Chattacon came of age as the first woman became chairman. Charlie Williams handled the job masterfully as Chattacon packed the Read House yet again. Eric Love took over as head of security. Oh my God, we've done it again! Rabid fan alert, Terry Pratchett is GoH. Dean Ing and family moved into the Read House indefinitely prior to the convention. S.N. Lewitt was totally blown away by everything, and Chattacon was blown away by her belly dancing. Wendy Webb had a hard time juggling all the toast orders she received. Jennifer Pieve was yet another wonderful Surprised FGoH. But, of course, the real excitement started Sunday morning as temperatures plummeted and the water pipes burst. The third floor flooded and in the art show, the remaining art was taken down and moved as water seeped through the ceiling. No problem, a fan was prepared as he navigated in the halls in scuba gear (don't ask why he brought scuba gear to an inland hotel in January, we don't know). While most of the fans took off before the snow (snow? snow? in the balmy southeast? Naaaww) hit, the weather was not kind to Chattacon's guests who usually stay over until Monday. But this year... First off, everyone made a fool of themselves at the dead dog party, where directors, guests, and staff wiped out the entire convention's liquor supply, and one director floated down the hallway. Someone nobody knew flashed the entire party and, not getting an adequate response, proceeded to throw up on as many people as possible before retiring to the couch. Terry Pratchett sang all the Jim Steinmann songs there are while at the same time playing DOOMTM on the operations computer. He wondered, in vain, when the convention would be over, because he desired to "get off." Ah, Terry, worse things await. Most of the guests awoke to a world of whiteness outside Monday morning and decided to settle in since the highways and airports were closed. But Terry had to go home now or else he might not get another flight to Europe for days. After several aborted attempts at sending off via Chattanooga, the intrepid and hung-over Andy Hendee volunteered to take Terry to Atlanta, cross-country if need be, to get him to his connecting flight on Monday. Ask Andy! The burst pipes, meanwhile, had caused a lake to form outside the consuite which froze as it went down the ramp to the street. Of course the beer truck was stuck there until spring thaw. And the hotel still loves us.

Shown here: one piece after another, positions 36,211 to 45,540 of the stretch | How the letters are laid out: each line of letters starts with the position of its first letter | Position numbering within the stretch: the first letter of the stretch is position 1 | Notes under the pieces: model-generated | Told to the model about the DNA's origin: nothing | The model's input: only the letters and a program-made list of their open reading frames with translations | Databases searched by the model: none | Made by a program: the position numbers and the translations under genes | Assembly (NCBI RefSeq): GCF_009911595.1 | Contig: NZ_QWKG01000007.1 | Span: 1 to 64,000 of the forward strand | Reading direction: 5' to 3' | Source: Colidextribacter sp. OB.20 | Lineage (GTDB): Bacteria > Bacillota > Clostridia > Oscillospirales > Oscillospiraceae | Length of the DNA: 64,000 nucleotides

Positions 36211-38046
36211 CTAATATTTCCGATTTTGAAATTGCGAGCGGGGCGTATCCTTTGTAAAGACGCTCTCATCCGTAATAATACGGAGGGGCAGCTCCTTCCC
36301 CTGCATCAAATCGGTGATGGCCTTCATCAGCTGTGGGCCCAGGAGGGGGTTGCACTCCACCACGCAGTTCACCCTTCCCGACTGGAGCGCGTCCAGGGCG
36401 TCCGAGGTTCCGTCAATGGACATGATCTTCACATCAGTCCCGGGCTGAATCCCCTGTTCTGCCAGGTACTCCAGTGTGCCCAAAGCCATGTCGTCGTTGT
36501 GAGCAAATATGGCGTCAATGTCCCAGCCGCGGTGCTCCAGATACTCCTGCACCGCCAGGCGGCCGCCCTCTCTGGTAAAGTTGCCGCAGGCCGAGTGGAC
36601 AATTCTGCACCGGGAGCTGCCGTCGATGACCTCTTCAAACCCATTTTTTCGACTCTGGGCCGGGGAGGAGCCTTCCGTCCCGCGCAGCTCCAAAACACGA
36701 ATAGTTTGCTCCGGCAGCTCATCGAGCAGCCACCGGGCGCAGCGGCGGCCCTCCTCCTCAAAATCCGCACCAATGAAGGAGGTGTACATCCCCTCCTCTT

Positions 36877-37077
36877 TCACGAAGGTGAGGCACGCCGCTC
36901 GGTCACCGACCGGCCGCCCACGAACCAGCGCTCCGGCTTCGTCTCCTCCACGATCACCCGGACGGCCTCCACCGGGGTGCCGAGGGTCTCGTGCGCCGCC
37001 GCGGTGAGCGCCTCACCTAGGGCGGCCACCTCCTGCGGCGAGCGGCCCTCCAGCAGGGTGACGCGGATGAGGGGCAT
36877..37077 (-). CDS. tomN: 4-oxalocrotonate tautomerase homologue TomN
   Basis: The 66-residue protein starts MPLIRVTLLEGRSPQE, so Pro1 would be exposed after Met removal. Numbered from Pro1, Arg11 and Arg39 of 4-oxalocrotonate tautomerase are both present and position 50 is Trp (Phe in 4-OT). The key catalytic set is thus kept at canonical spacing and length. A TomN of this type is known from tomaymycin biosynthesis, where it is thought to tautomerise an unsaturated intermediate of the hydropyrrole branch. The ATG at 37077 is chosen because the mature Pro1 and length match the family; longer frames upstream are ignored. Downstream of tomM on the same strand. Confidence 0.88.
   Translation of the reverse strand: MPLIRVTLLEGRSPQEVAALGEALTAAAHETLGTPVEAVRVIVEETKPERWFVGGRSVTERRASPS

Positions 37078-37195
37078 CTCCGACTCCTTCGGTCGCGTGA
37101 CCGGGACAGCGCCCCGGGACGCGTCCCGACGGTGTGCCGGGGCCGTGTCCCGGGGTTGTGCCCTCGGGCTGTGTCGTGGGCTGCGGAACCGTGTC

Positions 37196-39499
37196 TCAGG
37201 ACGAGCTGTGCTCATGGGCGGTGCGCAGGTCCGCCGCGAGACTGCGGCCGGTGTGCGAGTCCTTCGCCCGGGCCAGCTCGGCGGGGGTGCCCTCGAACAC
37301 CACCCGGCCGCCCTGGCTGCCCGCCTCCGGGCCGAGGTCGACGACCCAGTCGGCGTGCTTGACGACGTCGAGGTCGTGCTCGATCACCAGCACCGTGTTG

Which brings us full circle as we honor our founder, Irv Koch, without whom none of this would be possible. Thanks for the memories, Irv....
[David Hartwell, in his book Age of Wonders, discusses the close connection between SF and religion. Amazing how quickly these little rituals will spring to life.]
The Avocado Incident is shrouded in the mists of time by now, but I'll do my best to tell the tale. As Linda Zielke says, it just happened. It was Chattacon a couple of years ago, and being the middle of January, it was my birthday. I believe I was rooming with Penny Frierson and we decided to have a birthday party. I had actually planned this in advance and gone to the grocery store on Tuesday, because I wanted to make some guacamole. As you may or may not know, it's very difficult to find ripe avocados in the grocery store at any time--much less the middle of winter--at least in Alabama. You usually have to buy them under ripe, and rock solid, then let them sit for a few days to soften up. So, I bought two large, hard green specimens early in the week and put them in a paper bag, as I had read somewhere that this helps them ripen.
Come Friday night of the con, I was preparing for the party. I opened the paper bag. One of the avocados was nice and soft. The other was still very hard. So I made guacamole out of the one and put the other on the night stand as a decoration. Soon there were throngs of semi-intoxicated fans streaming through the room. Linda and Bill and Becky Zielke [themselves responsible, with Holly Hina, and the rest of Zielke & Assoc., for black olive daiquiris...--TKFW] were sitting on the bed at one point and noticed the bedside table decor. It was commented upon, rather lewdly, as I recall. I had to explain, and soon the whole room was agog at the big green thing that would not get soft. As the night wore on, in our rapidly advancing drunkenness, the Avocado somehow became an object of reverence.